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Disproportionate Burden


East Lindsey District Council is committed to meeting the requirement to make websites accessible, set out by The Equality and Human Rights Commission (EHRC) who is responsible for enforcing the Public Sector Bodies (Websites and Mobile Applications) (No. 2) Accessibility Regulations 2018 (the 'accessibility regulations'). 

However, we have a complex collection of websites and limited resources to check them all for accessibility issues.

You can read our approach to checking our websites, and how we've assessed what we consider a disproportionate burden.


Our approach to carrying out accessibility checks

We've decided to use a combination of methods for our organisation, as set out in GOV.UK guidance on deciding how to check your websites and in compliance with the No.2 Regulations.

Checks included:

·       Manual testing based on GOV.UK's guidance on doing a detailed accessibility check

·       Automated testing of the new website using accessibility monitoring software (Silktide)

·       Audited by Shaw Trust Accessibility Services

Our Accessibility Statement for East Lindsey District Council covers problems highlighted by the checks and our plans to fix them.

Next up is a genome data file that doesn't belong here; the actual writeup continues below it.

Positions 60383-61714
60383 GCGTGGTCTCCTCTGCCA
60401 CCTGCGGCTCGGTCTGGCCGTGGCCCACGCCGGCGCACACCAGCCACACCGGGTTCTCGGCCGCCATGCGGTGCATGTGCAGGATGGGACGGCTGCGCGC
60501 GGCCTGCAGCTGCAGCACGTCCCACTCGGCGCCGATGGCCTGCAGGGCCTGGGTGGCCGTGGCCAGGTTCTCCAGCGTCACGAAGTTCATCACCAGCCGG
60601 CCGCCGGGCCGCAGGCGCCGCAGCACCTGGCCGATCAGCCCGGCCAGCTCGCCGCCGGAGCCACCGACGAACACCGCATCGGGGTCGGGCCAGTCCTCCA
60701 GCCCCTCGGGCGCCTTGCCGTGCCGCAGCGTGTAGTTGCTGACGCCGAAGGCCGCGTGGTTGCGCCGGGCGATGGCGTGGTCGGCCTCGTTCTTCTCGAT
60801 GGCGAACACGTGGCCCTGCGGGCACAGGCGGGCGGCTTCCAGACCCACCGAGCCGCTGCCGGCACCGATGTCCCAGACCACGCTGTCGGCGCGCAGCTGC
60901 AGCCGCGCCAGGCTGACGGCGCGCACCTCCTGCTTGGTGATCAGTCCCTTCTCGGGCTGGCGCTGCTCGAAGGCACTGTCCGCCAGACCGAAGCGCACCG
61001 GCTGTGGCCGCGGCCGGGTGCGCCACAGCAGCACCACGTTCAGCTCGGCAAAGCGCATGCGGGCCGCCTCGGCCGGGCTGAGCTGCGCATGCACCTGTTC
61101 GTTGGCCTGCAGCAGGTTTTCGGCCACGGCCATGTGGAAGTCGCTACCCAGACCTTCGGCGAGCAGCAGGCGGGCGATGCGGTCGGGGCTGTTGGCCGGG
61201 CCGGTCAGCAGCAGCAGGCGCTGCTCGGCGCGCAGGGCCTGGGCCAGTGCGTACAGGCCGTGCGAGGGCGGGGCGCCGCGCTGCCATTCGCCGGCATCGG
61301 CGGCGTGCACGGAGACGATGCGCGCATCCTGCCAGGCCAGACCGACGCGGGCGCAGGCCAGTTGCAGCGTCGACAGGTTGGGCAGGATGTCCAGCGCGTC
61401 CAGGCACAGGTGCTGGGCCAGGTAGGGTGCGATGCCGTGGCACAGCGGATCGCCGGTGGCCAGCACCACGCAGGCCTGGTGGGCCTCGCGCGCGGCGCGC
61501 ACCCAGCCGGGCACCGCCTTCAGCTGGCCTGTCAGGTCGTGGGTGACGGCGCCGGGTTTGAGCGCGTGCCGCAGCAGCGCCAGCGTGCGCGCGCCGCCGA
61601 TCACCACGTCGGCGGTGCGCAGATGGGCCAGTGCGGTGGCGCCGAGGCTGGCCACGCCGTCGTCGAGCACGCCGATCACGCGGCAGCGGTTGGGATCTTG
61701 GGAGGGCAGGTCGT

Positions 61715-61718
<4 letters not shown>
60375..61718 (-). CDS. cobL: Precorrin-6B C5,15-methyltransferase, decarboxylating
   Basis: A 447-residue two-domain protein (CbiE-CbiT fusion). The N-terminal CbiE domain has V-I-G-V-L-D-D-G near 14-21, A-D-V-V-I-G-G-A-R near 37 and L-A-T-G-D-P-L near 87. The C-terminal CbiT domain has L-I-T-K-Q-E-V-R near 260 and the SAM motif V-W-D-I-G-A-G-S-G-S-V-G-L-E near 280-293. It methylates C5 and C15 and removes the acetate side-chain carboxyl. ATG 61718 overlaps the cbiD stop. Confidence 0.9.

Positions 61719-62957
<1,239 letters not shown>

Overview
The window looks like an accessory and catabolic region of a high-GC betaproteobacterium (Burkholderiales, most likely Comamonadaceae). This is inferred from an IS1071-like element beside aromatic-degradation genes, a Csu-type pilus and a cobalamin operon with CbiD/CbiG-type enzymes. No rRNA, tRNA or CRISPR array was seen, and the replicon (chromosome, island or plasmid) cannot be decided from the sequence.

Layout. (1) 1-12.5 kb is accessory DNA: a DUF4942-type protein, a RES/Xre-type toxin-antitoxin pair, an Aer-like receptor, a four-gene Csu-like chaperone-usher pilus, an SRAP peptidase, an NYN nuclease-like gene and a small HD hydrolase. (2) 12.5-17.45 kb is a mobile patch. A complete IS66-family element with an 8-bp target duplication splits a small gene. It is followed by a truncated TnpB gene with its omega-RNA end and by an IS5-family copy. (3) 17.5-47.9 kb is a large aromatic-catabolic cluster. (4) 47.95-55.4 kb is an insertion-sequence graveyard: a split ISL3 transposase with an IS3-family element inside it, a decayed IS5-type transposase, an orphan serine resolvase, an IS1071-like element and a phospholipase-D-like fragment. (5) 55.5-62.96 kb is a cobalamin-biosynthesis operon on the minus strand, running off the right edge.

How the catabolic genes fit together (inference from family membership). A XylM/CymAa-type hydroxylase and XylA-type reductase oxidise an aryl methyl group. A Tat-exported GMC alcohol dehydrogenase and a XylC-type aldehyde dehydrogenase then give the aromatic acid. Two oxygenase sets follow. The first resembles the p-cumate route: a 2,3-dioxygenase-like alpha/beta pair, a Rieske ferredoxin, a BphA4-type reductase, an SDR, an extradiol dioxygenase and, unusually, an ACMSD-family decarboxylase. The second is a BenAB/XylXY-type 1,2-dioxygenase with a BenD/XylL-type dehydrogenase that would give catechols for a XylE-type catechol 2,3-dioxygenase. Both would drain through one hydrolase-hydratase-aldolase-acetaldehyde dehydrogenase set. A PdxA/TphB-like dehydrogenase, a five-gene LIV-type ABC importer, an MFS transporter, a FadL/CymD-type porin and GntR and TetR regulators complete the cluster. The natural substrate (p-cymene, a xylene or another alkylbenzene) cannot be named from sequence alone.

Disproportionate Burden


Many of the PDFs that are inaccessible on our website consist of legal documents and guidance documents containing maps from the 1970s - 1990s.

Whilst the guidance documents could be transcribed, this would cost an estimate of £5,000 per document and as there are 57 documents in need of transcribing, this would total = £285,000.

There are currently no funds to do this, and we propose any funding made available would be better spent towards commissioning updated documents given some are nearly fifty years old.

The legal documents which also do not comply with Accessibility Regulations have to be the original signed copy and cannot be altered in any way. By law these documents need to be accessible to the public. Whilst the mitigation would be to encourage the public to ring and ask if they are within a conservation area, this increases phone calls to the Council and increases unnecessary workload.

Therefore, having the legal documents online, in their inaccessible format allows more people to access them should they need to. It is likely that these documents will need to be replaced in the future and if funding is obtained the Council would look to transcribe remaining documents or commission new ones in accessible formats.


The Council has no budget towards commissioning accessibility experts and has no in-house resource to make each PDF on the website accessible. Although we understand updating the PDFs would dramatically improve the accessibility of the website, many of these PDFs are not viewed regularly and/ or are third party documents. Therefore, we do not believe the cost of time, effort and resource needed to fix these issues are justified.